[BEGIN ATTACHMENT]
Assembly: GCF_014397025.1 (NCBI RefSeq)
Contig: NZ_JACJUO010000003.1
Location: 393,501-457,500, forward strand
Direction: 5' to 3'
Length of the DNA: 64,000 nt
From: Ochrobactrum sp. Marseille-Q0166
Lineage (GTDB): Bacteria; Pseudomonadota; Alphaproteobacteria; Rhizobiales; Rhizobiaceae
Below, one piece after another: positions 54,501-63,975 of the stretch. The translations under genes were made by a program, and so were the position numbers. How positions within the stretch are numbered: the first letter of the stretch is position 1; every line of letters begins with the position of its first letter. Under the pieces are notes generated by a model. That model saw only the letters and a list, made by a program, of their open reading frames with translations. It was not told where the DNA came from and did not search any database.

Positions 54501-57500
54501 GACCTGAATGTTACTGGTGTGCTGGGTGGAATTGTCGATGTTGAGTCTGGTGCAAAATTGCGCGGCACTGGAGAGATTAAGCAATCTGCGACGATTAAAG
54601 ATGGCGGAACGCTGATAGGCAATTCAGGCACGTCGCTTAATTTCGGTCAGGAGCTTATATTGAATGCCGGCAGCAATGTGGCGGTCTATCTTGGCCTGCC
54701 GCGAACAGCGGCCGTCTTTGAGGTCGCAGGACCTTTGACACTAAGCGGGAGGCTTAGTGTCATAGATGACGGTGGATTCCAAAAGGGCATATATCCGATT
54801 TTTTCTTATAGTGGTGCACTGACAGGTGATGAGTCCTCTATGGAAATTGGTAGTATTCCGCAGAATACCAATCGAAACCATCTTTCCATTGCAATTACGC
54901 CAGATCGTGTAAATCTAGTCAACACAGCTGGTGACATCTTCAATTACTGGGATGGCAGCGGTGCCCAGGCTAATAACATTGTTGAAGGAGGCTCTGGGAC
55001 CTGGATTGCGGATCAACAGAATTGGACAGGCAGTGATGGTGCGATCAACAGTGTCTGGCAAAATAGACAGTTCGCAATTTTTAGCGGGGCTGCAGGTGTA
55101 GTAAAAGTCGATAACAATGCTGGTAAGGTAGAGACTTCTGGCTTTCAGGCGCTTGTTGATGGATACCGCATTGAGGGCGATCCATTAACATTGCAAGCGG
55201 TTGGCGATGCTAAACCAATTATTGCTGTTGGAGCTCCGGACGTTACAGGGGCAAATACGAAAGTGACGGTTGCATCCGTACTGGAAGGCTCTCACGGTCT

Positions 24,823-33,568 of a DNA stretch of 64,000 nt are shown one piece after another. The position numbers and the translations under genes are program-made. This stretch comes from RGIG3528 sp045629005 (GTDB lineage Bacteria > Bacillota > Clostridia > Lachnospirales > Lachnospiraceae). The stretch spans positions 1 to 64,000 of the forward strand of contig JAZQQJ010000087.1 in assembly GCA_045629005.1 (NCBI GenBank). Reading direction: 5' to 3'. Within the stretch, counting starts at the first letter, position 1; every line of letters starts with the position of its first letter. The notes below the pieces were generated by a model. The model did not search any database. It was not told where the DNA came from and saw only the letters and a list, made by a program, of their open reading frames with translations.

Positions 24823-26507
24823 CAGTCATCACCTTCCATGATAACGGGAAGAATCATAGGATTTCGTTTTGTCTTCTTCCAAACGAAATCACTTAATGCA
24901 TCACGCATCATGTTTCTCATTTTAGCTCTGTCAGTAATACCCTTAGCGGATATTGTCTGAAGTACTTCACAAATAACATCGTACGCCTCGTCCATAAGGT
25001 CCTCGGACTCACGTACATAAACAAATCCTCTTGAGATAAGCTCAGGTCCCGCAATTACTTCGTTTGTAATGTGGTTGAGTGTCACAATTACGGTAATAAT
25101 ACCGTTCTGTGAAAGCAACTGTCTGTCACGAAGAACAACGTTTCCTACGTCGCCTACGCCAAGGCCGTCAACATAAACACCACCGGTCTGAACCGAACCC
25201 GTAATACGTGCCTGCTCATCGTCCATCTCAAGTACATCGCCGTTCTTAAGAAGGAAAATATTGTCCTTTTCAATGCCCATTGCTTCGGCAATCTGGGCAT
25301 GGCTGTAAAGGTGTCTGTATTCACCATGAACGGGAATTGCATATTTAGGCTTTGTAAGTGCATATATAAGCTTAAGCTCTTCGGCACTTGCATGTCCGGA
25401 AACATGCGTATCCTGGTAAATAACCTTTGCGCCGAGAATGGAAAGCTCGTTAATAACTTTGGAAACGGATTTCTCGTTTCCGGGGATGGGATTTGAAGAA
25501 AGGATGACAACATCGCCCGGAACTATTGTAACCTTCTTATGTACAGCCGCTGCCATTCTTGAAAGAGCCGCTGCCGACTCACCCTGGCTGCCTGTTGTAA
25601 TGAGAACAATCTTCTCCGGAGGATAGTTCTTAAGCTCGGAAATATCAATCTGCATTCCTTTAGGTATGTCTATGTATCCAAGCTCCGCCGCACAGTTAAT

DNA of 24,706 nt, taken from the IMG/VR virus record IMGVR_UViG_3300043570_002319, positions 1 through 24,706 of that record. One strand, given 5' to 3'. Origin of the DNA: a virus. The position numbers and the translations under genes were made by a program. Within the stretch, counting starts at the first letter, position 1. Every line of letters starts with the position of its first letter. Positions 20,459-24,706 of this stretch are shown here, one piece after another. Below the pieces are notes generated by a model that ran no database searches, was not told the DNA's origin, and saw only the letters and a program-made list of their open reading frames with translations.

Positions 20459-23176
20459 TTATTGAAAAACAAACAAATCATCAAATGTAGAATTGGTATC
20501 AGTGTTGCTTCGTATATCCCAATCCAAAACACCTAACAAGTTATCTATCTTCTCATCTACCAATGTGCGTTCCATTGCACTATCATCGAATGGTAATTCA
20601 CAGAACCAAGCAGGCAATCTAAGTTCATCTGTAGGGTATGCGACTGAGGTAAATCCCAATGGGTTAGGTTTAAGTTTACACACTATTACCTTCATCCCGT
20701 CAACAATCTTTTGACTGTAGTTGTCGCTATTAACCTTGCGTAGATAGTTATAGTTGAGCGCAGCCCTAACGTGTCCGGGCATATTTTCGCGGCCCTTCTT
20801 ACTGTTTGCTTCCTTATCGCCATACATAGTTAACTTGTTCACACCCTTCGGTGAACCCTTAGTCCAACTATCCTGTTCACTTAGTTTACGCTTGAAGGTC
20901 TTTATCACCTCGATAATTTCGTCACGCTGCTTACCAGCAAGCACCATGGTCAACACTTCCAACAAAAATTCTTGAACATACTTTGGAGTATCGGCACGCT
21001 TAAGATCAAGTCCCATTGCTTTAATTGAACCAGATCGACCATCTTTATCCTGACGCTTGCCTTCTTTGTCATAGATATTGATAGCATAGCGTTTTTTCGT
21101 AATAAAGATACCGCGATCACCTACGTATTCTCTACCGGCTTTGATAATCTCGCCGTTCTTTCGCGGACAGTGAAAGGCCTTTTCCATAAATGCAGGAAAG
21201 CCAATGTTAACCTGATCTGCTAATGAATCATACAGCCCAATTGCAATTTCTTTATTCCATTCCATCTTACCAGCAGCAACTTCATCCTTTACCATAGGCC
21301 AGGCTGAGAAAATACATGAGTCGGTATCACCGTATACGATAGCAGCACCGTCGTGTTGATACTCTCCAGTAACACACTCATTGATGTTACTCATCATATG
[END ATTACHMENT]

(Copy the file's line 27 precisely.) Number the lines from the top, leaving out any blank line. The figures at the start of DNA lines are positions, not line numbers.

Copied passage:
25501 AGGATGACAACATCGCCCGGAACTATTGTAACCTTCTTATGTACAGCCGCTGCCATTCTTGAAAGAGCCGCTGCCGACTCACCCTGGCTGCCTGTTGTAA